Rather than explain the process of paraphrasing these prayers, I’d like to share an example with you.

Psalm 130

A Song of Ascents.

Out of the depths I cry to you, O LORD! O Lord, hear my voice! Let your ears be attentive to the voice of my pleas for mercy!

If you, O LORD, should mark iniquities, O Lord, who could stand? But with you there is forgiveness, that you may be feared.

I wait for the LORD, my soul waits, and in his word I hope; my soul waits for the Lord more than watchmen for the morning, more than watchmen for the morning.

O Israel, hope in the LORD! For with the LORD there is steadfast love, and with him is plentiful redemption. And he will redeem Israel from all his iniquities.

My meditative paraphrase of Psalm 130

“An uplifting song, for remembering as we ascend

I am low, so much lower than You, O Lord, and in so much trouble without You. My heart is often swallowed up in earthly passions, as if the earth itself were pulling me down into it. Please hear me, even when I am so low, please listen and pay attention—I am crying out for Your help and mercy.

Oh mighty God, oh my Master, if You kept a permanent list of our sins, no one could come before You. We would be buried, cast down by our own sinfulness. But You have made a plan for forgiveness! Everyone will know how great You are and be in awe.

So the only thing that I can look to is You. I’m waiting for You, watching for You, ready to follow Your lead. I am like a night-shift worker—these people work at night and wait for the morning to come—they know it will come, but they eagerly anticipate its arrival while they do their job. I am the same—I am completely confident that You will come, and while I am working, doing what You have given me to do, I eagerly wait for Your arrival.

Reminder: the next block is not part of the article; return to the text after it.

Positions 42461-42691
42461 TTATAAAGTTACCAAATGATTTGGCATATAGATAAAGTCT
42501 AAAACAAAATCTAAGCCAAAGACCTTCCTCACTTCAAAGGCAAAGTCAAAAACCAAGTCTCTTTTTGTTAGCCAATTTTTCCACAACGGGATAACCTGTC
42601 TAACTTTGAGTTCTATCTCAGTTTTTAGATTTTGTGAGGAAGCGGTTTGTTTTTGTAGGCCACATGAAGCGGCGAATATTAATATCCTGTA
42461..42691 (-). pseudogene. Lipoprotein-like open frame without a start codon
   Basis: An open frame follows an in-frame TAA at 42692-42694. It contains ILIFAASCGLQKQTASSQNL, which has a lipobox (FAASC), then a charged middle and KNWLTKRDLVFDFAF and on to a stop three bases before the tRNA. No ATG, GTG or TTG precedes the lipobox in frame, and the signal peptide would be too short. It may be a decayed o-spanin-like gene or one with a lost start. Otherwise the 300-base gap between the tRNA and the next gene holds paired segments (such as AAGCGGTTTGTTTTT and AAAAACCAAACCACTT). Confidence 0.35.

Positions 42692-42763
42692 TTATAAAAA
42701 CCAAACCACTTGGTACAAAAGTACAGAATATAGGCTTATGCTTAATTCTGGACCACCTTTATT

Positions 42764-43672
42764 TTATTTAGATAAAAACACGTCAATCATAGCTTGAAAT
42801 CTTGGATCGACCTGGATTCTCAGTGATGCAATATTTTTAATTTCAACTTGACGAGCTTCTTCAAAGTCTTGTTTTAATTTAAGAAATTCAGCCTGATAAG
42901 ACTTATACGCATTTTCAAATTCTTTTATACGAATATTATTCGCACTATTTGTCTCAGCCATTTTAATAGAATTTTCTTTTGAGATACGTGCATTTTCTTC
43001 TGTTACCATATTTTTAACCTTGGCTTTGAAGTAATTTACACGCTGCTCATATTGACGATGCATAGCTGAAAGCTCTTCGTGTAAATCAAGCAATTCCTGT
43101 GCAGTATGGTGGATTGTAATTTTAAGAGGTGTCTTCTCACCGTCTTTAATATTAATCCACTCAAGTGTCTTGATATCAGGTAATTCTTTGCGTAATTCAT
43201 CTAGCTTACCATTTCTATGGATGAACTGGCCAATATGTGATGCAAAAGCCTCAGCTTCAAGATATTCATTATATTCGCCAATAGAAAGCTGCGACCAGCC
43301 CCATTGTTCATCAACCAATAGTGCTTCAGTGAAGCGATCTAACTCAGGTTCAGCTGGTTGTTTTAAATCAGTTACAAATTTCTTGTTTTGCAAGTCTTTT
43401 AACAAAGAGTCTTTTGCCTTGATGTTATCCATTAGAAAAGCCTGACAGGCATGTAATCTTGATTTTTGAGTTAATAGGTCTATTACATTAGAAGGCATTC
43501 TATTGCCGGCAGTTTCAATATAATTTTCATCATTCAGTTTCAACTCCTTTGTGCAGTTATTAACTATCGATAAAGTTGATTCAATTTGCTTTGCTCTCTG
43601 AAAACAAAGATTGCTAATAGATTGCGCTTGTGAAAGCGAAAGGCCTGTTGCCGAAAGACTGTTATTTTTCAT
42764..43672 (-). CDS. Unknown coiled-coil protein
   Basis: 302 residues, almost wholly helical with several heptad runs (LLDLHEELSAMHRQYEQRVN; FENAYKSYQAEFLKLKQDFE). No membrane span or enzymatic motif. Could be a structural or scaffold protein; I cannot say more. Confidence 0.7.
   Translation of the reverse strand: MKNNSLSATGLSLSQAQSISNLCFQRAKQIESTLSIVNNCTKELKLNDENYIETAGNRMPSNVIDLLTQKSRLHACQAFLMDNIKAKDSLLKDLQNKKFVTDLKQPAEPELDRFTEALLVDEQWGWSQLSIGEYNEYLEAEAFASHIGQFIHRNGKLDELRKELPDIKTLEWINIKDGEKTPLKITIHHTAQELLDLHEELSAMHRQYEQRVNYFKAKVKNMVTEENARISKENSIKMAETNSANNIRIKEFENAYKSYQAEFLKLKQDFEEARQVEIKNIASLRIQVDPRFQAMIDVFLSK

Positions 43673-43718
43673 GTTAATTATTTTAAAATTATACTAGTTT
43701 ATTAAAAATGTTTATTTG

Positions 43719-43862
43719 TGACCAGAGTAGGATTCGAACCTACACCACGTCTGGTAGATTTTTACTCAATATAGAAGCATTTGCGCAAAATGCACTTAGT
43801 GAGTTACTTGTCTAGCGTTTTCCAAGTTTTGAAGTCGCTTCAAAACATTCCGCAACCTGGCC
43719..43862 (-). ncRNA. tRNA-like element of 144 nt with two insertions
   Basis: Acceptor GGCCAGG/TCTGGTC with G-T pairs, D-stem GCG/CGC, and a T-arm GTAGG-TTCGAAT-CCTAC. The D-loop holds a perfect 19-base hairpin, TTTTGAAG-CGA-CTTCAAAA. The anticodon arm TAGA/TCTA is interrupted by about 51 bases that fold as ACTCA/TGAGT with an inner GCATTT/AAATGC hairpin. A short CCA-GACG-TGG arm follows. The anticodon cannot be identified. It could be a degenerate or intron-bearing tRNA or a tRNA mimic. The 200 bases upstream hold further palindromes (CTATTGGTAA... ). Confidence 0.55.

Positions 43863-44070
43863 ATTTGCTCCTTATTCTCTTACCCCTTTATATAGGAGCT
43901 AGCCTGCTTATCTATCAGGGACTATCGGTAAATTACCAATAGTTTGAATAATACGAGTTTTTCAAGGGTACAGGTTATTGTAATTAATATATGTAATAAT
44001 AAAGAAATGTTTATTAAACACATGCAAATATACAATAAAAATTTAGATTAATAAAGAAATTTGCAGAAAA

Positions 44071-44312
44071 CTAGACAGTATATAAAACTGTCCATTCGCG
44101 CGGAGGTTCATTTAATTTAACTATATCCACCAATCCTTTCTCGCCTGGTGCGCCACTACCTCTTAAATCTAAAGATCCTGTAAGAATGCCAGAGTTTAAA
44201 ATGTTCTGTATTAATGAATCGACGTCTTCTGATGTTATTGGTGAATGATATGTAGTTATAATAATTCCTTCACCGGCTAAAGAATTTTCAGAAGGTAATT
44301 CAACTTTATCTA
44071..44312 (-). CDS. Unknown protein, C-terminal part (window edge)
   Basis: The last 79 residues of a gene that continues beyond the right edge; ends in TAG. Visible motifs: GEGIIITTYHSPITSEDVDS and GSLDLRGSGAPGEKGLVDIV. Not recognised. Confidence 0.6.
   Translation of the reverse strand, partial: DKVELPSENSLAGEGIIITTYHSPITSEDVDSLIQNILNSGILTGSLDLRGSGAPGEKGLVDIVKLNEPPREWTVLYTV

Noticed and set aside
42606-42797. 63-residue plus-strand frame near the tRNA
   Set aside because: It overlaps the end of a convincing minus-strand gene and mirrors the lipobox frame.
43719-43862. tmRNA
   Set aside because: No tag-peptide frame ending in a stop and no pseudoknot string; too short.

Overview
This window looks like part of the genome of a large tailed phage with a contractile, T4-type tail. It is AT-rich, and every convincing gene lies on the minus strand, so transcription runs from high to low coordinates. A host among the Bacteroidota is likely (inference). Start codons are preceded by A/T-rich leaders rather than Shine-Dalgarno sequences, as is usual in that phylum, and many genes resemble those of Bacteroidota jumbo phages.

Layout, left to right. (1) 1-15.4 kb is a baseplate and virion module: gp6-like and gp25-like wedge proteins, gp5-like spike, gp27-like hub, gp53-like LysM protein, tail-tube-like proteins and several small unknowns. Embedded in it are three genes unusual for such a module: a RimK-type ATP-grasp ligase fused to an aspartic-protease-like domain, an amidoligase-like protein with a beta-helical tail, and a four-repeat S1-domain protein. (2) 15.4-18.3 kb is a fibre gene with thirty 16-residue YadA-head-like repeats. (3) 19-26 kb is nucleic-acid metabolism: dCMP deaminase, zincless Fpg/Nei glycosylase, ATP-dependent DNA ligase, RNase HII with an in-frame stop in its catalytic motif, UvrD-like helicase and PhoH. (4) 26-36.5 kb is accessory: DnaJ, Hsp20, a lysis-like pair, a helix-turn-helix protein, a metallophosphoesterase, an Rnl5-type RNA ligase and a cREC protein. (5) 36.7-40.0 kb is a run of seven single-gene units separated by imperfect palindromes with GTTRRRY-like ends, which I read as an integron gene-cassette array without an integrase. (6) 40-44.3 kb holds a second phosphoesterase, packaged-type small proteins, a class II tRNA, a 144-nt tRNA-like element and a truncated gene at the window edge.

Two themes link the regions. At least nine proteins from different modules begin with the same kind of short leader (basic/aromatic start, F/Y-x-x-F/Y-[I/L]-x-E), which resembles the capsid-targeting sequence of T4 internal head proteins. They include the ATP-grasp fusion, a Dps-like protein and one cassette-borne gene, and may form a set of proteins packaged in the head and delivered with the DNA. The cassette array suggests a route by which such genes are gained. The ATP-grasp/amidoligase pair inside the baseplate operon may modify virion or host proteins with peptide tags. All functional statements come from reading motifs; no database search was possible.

All of God’s children need to put their hope in Him! That’s where we’ll find what our soul needs—that is where we will find love, forgiveness, and a solution to all that is broken around us. He will rescue us from all of our sin.”


As you can see, my paraphrase is much longer than the original. That is not because my many words are more important than the original. Rather, that is a testimony to the power of the poetry of the Psalms. These lines carry so much meaning that even my paraphrase does not exhaust the content I could meditate on.

Taking the time to meditate on the meaning of these prayers has been so beneficial. Taking the time to think about how I might call out to God in the same way has revitalized my prayer life.

I want to study prayer, but I also want to do it. Through this process, I can meditate on the truth God has revealed in these prayers, and I can also communicate with Him in a way that submits to that truth.

When I was a child, the Psalms were some of the most difficult passages of the Bible for me to understand. I wondered why there was so much anxiety, so much “crying out,” so many difficult images that really didn’t relate to my life. I preferred reading passages that more explicitly and exclusively described God’s character. Now, as an adult, I understand much more the passion and distress within the Psalms. Over the years, paraphrasing the psalms has taught me about God and about how to pray to Him. I am so thankful for such a gracious God, who tells us to pray and then teaches us through examples.